HARRISBURG -- Less than a week from the deadline for an on-time state budget, Gov. Tom Corbett lobbied for parts of his proposal, legislators addressed related bills, and observers waited for the numbers behind the broad agreement.
Mr. Corbett and the General Assembly have until Saturday night to deliver a budget paying for state government -- from public schools to human services to prisons -- in the year that starts July 1. While the governor and Republican leaders agreed last week to an overall spending level of $27.66 billion, on Monday they still were finalizing spreadsheets showing how much money would be appropriated for specific programs.
And Mr. Corbett continued pressing the House to agree with his plan to lump several welfare programs administered by counties into a single block grant. At a news conference with county commissioners, he argued that combining the funding lines would reduce administrative costs and allow local officials to target the money where it is most needed.
"That's why these ladies and gentlemen are here," he said. "They'll be out talking to members of the House and trying to convince them that this is a good idea, that we take the money that we have in Harrisburg, we send it out to the counties and let the counties manage it."
Immediately afterward, the Republican chairman of the House Human Services Committee held a news conference opposing the block grants. Rep. Gene DiGirolamo, R-Bucks, said the administration had not consulted with providers of services such as mental health care and treatment for drug and alcohol abuse -- or the people who receive them -- before proposing the change.
"This is a historic shift in the way we fund human services," he said. "I think we're moving way too fast. These are our most vulnerable citizens."
Mr. DiGirolamo said the block grants should first be tried in a pilot program.
Disagreement between the governor and House Republicans over the proposal to combine human services dollars was a significant part of the issues stymieing budget negotiators Monday. Still, Senate President Pro Tem Joe Scarnati, R-Jefferson, was confident that final differences would be sorted through today so that program funding could be distributed.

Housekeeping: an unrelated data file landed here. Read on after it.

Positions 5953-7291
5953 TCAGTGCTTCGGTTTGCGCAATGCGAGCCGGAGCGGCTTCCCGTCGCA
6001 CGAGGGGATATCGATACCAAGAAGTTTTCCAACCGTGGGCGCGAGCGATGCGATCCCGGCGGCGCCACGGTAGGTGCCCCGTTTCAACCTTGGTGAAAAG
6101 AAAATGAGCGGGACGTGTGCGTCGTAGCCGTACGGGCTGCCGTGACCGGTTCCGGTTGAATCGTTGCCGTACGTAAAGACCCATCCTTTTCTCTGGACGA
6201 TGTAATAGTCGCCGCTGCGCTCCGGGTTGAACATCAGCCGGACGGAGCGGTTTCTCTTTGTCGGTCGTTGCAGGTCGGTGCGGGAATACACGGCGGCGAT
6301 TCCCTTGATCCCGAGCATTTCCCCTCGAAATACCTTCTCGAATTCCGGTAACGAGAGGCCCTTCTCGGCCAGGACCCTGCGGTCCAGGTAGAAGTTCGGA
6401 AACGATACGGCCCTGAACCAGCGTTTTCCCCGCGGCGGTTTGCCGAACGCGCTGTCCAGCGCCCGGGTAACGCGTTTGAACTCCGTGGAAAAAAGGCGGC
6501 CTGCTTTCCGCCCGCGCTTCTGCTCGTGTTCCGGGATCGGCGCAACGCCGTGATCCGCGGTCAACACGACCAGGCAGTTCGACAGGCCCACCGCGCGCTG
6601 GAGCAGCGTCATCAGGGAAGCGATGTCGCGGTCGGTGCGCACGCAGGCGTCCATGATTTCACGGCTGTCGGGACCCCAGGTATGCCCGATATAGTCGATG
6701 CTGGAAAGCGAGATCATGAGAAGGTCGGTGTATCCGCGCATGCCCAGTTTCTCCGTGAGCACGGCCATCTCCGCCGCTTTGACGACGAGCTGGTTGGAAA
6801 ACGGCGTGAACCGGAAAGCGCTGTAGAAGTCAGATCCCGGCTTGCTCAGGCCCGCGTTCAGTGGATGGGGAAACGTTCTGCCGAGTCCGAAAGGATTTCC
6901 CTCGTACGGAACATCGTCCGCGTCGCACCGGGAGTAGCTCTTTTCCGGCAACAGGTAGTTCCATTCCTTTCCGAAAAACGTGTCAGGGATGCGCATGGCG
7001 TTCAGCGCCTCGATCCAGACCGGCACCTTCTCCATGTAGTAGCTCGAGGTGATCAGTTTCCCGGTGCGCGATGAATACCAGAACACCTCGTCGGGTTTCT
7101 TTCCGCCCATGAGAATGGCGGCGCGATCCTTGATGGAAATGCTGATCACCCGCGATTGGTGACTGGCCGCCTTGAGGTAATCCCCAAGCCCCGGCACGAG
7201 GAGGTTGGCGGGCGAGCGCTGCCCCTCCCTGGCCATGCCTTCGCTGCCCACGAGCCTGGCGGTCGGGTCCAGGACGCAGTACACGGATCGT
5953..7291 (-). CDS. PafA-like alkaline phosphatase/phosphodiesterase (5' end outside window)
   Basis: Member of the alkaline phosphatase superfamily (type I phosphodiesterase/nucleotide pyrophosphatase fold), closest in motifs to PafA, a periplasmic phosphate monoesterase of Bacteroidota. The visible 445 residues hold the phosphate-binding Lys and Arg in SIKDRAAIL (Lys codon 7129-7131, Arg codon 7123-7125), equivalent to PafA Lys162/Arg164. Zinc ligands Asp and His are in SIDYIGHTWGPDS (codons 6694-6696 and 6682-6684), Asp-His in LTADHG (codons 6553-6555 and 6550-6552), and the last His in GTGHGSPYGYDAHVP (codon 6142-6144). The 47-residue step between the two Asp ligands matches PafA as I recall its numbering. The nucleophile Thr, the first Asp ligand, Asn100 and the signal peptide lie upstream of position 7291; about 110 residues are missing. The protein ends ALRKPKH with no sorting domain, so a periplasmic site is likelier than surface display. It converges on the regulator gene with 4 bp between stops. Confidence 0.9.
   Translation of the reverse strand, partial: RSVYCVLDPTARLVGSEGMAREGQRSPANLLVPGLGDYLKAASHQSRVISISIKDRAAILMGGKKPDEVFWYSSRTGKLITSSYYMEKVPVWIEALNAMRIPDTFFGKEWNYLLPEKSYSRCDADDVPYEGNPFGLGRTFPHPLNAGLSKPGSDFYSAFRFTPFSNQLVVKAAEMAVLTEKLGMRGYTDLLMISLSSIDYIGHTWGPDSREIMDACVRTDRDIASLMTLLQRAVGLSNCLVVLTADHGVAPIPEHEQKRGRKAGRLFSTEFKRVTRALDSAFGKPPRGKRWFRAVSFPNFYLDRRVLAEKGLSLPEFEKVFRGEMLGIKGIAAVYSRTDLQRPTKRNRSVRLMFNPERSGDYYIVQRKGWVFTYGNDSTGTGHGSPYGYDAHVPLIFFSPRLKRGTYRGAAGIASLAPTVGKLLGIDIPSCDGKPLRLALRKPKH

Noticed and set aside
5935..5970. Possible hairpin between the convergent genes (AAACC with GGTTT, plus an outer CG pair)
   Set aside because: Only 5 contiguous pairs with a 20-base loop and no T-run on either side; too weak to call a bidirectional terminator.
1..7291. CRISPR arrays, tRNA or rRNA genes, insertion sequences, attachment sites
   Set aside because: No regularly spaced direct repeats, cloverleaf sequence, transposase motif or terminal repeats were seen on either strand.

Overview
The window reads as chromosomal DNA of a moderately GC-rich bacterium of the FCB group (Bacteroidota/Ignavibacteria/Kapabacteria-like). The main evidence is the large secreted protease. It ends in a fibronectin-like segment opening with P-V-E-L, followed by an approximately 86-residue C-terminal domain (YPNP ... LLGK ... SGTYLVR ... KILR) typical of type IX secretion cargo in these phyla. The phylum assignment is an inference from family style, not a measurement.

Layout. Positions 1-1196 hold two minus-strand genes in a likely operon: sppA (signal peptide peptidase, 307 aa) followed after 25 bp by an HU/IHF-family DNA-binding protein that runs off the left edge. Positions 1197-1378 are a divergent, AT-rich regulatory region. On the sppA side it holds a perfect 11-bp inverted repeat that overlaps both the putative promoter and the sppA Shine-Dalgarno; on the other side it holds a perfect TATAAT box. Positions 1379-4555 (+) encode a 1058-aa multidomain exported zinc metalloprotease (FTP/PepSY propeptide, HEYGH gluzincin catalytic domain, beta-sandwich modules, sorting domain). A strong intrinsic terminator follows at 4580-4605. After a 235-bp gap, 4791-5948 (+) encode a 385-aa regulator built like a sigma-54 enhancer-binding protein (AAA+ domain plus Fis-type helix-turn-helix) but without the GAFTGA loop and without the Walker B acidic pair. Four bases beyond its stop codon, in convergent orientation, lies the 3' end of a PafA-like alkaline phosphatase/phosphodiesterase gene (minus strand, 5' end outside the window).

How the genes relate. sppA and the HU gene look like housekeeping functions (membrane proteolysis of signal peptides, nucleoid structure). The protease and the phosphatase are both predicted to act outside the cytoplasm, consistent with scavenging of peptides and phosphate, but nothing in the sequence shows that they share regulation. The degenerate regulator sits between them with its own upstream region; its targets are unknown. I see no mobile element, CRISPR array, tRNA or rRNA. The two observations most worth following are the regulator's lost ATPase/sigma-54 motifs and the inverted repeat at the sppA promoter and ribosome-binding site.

Another priority of the governor, a sentencing reform bill, passed the Senate in the evening and headed to the governor's desk. Among other changes, the legislation would bar sentencing people convicted only of low-level misdemeanors to state prison and reshape halfway houses as residences for inmates approved for parole. Speaking on the Senate floor, Sen. Stewart Greenleaf, R-Montgomery, chairman of the Judiciary Committee, said the changes were expected to save more than $250 million in the next five years.
Earlier in the day, appropriations bills for the state-supported universities progressed in the House. The legislation would keep funding at current levels, rather than making cuts initially proposed by Mr. Corbett, for the University of Pittsburgh, Penn State University and Temple University.
Another topic of budget negotiations, a proposal to expand a tax credit for businesses that contribute to scholarships for non-public schools, was the topic of a meeting of the House Education Committee. Rep. Jim Christiana, R-Beaver, described his plan to increase the level of available credits while creating a related program available to residents of the lowest-performing schools.
The plan drew critical questions from the committee's ranking Democrat, Rep. James Roebuck of Philadelphia, who described it as a "subsidy to private education."
Karen Langley: firstname.lastname@example.org or 717-787-2141. Laura Olson contributed. First Published June 26, 2012 12:00 AM